Reformed Reflections

The Environmental Crisis:
A Search For A Christian Answer

Environmentalists have been alarmed for some time. Rivers and lakes have become polluted. Many animal species have become nearly extinct. An offshore drilling accident that polluted 800 square miles of the Pacific coast triggered a wave of indignation all over the U.S.

Deep concern has been expressed about the oil tankers off the B.C. coast. What will happen to the environment if a huge tanker collides and sinks? Some marine biologists claim that, unless we act now, the current accelerating pace of ocean pollution will put an end to significant life in the sea in 50 years or less.

A man in California erected a tombstone at the ocean-side, and on it he has carved this epitaph:

The oceans born - (he gives hypothetical date)
The oceans died -- A.D. 1979 The Lord gave; man hath taken away;
Cursed be the name of man.

The ecology crisis is with us. Answers are being sought. Alvin Toffler pleads for a movement for responsible technology. But there is no "neutral" technology. Each technocrat views the ecology crisis from his own stance.

Christians should be involved in the seeking of solutions. Christianity is not only interested in the saving of souls - of getting to heaven. Christians should exhibit a substantial healing here and now between man and nature.

The Bible does not support the exploitation of nature. The God of the Scriptures is the Creator of Nature and Man. The world is not ours. It is God's World. Man is the steward of God's creation.

Our biggest problem lies with man's stewardship. The environmental crisis will not be solved as long as the almighty dollar is the ruler of all things.

The problem won't be solved as long as the world faces a dog eat dog attitude and greedy men are raping nature. The energy that sustains us is in an increasingly short supply. The current energy crisis proves this point. Only at the expense of the environment can more be produced. What should be done?

The Christian community should not abdicate its responsibility to the world. We have to get away from the notion that God is only interested in the worship services on Sunday. Of course, we must worship as a church. But too long Christians have divided life into the sacred and the secular.

Bible reading, hymn singing, church attendance and other such acts are considered as the only ones pleasing to God. They are sacred. Over against these sacred acts are the secular ones. They include all the ordinary activities of life which we share with all of humanity: eating, sleeping, working, looking after the needs of our body.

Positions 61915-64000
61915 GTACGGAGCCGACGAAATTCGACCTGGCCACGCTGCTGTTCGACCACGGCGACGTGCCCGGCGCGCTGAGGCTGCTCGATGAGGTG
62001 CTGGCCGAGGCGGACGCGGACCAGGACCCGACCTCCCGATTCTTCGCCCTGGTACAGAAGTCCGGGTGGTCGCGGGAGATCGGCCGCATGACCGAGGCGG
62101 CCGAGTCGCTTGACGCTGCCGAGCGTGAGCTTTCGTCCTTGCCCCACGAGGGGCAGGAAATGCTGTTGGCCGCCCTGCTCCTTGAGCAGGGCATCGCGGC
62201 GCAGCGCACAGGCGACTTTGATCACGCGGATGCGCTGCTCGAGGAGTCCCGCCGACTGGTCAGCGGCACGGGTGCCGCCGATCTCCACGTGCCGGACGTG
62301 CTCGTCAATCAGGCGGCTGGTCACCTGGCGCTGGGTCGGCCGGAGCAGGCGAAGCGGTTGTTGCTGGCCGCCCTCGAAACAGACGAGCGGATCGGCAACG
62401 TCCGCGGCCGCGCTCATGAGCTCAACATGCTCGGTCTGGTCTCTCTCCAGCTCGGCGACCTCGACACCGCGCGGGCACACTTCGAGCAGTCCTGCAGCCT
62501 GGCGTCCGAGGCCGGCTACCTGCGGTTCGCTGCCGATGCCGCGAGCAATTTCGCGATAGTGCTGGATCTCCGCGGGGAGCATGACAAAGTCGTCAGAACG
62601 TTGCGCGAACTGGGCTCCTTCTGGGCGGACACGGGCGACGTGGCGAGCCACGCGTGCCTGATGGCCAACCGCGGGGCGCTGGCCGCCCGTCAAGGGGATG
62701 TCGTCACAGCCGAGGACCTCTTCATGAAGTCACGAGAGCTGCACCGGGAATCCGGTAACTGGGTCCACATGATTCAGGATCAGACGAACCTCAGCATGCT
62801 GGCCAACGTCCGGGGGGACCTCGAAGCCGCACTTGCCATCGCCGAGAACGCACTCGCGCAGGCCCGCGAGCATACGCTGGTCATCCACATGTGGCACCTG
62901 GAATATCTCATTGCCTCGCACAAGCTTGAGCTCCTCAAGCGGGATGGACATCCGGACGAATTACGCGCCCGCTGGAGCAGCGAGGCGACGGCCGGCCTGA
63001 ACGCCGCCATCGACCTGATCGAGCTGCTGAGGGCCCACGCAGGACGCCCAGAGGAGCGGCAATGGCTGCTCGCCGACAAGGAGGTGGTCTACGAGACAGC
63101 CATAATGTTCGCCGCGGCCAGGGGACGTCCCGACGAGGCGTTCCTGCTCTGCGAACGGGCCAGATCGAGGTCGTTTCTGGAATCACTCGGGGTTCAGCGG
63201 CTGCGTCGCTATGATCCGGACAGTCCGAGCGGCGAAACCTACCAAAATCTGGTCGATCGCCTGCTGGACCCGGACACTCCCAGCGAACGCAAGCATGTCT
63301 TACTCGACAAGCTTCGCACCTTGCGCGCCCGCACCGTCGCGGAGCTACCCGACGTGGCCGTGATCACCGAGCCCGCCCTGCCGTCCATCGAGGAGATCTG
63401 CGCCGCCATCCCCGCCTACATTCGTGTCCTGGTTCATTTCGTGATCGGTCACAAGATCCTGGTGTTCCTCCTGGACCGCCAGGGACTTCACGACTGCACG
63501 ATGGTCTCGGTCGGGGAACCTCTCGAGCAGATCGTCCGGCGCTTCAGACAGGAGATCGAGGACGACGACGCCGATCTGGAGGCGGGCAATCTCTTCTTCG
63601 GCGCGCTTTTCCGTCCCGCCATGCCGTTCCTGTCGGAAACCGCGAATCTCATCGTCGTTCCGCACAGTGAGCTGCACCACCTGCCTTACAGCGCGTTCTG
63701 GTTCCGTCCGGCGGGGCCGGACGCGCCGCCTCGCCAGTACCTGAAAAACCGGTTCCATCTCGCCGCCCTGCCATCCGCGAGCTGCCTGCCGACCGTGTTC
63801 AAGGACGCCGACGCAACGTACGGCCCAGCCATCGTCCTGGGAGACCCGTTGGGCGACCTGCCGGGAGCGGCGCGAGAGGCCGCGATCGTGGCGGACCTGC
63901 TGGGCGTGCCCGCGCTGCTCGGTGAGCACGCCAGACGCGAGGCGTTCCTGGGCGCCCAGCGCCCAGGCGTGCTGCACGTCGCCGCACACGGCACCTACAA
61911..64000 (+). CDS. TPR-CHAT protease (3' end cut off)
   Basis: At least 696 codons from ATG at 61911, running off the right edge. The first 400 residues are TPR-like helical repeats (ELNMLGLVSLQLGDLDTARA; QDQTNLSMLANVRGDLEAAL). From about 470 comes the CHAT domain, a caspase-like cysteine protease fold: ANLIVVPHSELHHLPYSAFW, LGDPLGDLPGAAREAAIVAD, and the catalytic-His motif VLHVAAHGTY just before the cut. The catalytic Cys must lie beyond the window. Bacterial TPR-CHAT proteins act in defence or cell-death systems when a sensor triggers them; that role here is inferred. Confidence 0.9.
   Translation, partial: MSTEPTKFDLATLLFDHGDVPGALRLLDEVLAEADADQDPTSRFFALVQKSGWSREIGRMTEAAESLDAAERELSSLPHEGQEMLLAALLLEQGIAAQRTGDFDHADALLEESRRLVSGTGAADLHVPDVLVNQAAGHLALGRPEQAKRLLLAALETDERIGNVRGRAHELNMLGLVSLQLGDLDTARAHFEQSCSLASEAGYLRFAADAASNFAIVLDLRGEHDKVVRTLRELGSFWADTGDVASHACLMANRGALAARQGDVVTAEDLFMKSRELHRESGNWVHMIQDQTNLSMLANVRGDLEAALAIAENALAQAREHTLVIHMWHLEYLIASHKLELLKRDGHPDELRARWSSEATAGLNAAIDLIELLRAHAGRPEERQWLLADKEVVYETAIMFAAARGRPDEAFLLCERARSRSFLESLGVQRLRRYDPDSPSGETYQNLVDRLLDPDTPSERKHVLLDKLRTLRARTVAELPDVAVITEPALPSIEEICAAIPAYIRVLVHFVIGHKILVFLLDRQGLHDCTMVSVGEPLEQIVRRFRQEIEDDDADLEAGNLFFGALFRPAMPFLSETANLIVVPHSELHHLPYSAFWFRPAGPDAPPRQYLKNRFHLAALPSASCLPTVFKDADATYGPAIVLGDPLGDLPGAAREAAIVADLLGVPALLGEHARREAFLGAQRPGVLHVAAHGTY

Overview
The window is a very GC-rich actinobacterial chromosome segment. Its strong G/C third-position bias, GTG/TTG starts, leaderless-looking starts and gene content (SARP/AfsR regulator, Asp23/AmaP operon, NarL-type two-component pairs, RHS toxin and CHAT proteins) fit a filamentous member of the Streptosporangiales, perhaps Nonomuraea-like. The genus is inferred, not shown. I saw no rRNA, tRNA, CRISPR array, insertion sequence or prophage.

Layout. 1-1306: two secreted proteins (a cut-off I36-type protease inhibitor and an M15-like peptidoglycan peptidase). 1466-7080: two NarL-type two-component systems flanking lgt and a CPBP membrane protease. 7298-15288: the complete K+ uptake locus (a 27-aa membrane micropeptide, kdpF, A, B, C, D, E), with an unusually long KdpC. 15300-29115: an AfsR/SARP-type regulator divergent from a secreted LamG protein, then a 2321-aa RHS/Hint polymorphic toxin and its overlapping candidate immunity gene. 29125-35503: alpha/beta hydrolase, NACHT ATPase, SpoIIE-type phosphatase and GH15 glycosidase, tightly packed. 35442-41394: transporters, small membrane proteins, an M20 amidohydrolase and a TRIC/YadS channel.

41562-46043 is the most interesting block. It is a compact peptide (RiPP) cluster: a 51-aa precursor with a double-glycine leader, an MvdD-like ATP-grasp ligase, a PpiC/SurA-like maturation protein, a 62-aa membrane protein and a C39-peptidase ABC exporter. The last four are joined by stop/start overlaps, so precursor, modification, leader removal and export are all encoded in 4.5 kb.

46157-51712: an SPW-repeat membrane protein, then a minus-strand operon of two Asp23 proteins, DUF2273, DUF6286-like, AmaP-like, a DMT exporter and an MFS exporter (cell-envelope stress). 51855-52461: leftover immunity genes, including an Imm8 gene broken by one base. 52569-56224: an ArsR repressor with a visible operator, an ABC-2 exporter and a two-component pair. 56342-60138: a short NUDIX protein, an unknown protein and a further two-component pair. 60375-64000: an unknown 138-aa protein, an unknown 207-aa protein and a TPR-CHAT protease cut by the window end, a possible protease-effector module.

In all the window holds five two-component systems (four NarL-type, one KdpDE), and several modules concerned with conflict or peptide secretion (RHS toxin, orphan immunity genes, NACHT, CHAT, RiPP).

But the sacred-secular antithesis has no foundation in Scripture. The apostle Paul said: "Whether therefore ye eat, or drink, or whatsoever, ye do, do all to the glory of God."

All of life should be dedicated to God. Christians should view the world Christianly. Christianity has a view of life and world. Christians are to think and to act like Christians whether they are in Parliament or at university. Christians are always under the norms of Scripture, whether in the classroom or at home.

Viewing the world as Christian, we accept the fundamental Fact that God made man and world. He has made the stones, the stars, the seas, the animals, the trees. It is interesting to note that after the 16th century Reformation, Dutch artists began to paint nature, no longer feeling the necessity to restrict themselves to religious subjects. The artists realized that nature had worth in itself. It was God's world.

Christians should never act as destroyers. We should treat nature with overwhelming respect. A Christian does not look at nature as something to be tramped upon, but as God's very own creation to be loved and cared for. A tree is not just a tree. It is God's tree. As a creature of God it has real value.

The seas, the rivers, the lakes should be kept pure as they are not ours. We are stewards over them. We have a responsibility towards our environment. We need the will and the determination to see that God's earth will be preserved. We should insist that less profit be accepted by not exploiting nature.

The ecology crisis will not be solved as long as hunger for more and more profits determine the behaviour of men with their organizations and corporations.

Johan D. Tangelder
September, 1973